Dolphins navigate by means of echolocation — sometimes called “biosonar” — in which they emit sounds out into their surroundings and listen for the echoes that are returned. Echolocation allows the marine mammals to both locate and identify objects, even from considerable distances, and is used to help navigate and forage even in murky conditions. However, the low-frequency sonar used by warships, which operates on the same principle, directly interferes with echolocation.
With their special sensory technique thrown off, the animals suffer a reduced ability to hunt prey, increasing the risk of starvation.
They also get lost and confused, causing them to panic — which can result in them running themselves aground onto sharp rocks, beaching onto shore or even swimming in naval mines and setting off fatal explosions.
Marine biologist Dr Uğur Özsandıkçı of Sinop University told NBC News that more than 100 dolphins have washed up on the northern coast of Turkey since Putin’s invasion of Ukraine began in February this year — far more than is usual.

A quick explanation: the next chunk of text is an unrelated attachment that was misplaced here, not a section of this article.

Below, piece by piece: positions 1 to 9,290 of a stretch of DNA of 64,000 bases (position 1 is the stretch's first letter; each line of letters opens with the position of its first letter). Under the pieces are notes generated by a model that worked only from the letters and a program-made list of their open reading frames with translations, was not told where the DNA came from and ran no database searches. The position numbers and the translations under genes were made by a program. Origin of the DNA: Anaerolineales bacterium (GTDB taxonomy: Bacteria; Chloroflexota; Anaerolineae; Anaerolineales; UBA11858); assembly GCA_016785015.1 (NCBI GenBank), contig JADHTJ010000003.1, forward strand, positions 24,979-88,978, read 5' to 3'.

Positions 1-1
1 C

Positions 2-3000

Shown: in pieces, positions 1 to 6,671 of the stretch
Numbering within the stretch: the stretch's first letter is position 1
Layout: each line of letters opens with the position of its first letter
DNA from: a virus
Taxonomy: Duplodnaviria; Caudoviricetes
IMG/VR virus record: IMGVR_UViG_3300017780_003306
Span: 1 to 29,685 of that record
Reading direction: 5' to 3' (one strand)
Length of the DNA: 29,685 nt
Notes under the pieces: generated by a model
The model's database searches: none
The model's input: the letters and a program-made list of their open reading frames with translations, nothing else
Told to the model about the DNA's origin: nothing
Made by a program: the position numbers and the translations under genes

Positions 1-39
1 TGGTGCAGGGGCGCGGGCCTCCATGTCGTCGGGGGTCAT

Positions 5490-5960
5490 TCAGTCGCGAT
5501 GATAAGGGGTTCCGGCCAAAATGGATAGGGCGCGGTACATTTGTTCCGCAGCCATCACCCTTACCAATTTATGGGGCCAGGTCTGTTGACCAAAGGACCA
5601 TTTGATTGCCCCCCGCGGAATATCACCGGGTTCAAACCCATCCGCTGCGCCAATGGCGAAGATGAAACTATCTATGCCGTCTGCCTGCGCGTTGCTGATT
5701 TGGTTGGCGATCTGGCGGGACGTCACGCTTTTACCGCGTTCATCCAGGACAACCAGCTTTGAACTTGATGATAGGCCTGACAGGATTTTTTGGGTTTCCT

Alongside this, dolphins in the Black Sea have been spotted behaving unusually, with experts believing the cause is noise pollution from Russian warships to the north.
A full investigation into the death and behavioural shifts — and the impact such is having on the Black Sea dolphin populations as a whole — could take months, if not years.
Many parts of the coastline are presently off-limits to researchers thanks to the war.
Regardless, the Turkish Marine Research Foundation has warned, these deaths and other forms of marine pollution linked to the war have the potential to create a “crisis in biodiversity”.
Dolphins in the Black Sea are likely more vulnerable than they were during the 2014 annexation of Crimea by Russia, as Putin’s naval forces now have a stronger presence around the port of Sevastopol.
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On the dolphins already found washed up on Turkish shores, Dr Özsandıkçı said: “These are only the deaths we have been able to observe.
“There are those that have washed ashore that we haven’t seen — and there are those that have died and not come ashore. We think those numbers are very high.”
A necropsy of four of the dolphin’s corpses revealed that they appeared to have become tangled in fishing nets, which they may have swum into in confusion.
More common dolphins have also been found washed up en masse along the coasts of Bulgaria and Crimea — a fate odd for a species which typically stick together in schools and stay out in the open sea, far from the coastline.